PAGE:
The for-profit education industry in the United States is shrouded in controversy and concern. Investors are understandably shaken by poor financial performance and even worse stock price performance over the past year. Making matters worse, new student enrollment figures continue to decline for America’s biggest publicly-traded education companies. After dramatic declines at Strayer Education Inc (NASDAQ:STRA), Bridgepoint Education Inc (NYSE:BPI), and Apollo Group Inc (NASDAQ:APOL), are these stocks primed for comebacks and ripe for the plucking? Or, does each of these stocks deserve a failing grade?
A positive for stocks in the for-profit education industry is that they certainly aren’t expensive. For the time being, consider that Strayer, Bridgepoint, and Apollo are trading for trailing price-to-earnings ratios of 9, 4, and 5, respectively. In addition, these companies have conservatively capitalized balance sheets and generate strong returns on capital and assets.
Bridgepoint Education Inc (NYSE:BPI) and Apollo Group Inc (NASDAQ:APOL) seem to be in the best financial condition of the for-profit education stocks. The companies are extremely well capitalized, with cash and equivalents amounting to more than half of each company’s market capitalizations. Furthermore, Bridgepoint and Apollo have almost no long-term debt, holding long-term debt to equity ratios of just 7%.
For-profit education stocks have been besieged by concerns of government regulation serving a crushing blow to the industry in the form of cuts to the federal grants that these programs rely on. Last summer, Congress blasted the industry for placing the priority on advertisement and recruitment over quality of education. While it’s true that the current administration has spoken negatively about for-profit education, that doesn’t explicitly mean that the industry is doomed.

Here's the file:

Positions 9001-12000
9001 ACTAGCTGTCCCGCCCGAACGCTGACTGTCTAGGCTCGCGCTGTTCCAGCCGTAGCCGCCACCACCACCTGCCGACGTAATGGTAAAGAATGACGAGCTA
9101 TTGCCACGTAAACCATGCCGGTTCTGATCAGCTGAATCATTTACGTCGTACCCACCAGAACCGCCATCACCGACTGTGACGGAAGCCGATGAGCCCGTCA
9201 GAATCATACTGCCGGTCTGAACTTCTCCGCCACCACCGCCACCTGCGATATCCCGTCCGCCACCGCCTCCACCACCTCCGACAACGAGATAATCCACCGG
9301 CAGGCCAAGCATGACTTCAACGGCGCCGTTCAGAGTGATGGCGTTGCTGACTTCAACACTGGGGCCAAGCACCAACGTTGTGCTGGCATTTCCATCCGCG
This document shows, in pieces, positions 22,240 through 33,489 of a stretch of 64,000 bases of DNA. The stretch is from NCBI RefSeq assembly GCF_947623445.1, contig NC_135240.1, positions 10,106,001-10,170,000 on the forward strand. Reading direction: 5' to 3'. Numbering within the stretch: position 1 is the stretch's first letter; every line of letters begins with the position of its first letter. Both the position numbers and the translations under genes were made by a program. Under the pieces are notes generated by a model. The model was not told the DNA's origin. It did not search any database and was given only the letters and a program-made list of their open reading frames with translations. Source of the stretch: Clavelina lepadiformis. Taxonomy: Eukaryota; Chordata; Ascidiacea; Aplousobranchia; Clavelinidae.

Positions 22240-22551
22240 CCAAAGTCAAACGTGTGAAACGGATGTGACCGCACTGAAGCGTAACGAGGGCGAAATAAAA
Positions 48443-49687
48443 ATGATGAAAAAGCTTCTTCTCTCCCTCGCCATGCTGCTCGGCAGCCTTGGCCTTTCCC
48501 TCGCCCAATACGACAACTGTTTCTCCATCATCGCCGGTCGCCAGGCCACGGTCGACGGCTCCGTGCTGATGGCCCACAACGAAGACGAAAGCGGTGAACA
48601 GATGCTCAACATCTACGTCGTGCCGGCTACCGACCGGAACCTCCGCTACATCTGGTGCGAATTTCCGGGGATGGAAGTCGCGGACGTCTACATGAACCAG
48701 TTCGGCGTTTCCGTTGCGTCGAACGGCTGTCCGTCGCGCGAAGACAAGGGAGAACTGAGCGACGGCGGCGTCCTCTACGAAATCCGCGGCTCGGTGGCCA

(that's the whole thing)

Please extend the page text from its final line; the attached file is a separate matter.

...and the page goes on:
For example, a great amount of investor concern revolves around the status of Pell Grants, which provide need-based grants to low-income students and are crucial to for-profit educators. These companies derive the vast majority of their revenue from federal grants such as this. Due to the federal government’s continued lack of progress on tackling the budget deficit, investors are worried that the Pell Grant Program would be vulnerable to cuts. Fortunately for the industry, a report from the Congressional Budget Office showed that the Pell Grants Program is on pace to run a surplus in 2013 and 2014, and are not expected to receive budget cuts.
However, don’t think that the dark clouds have lifted completely from the for-profit education industry. Cuts to Pell Grants were just one worry facing the industry; a separate concern is the dropping enrollment rates at these programs. Total enrollment at Strayer for the 2013 winter term decreased 5% from the same term in 2012. New student enrollments decreased 5%, and continuing student enrollment also decreased 5%.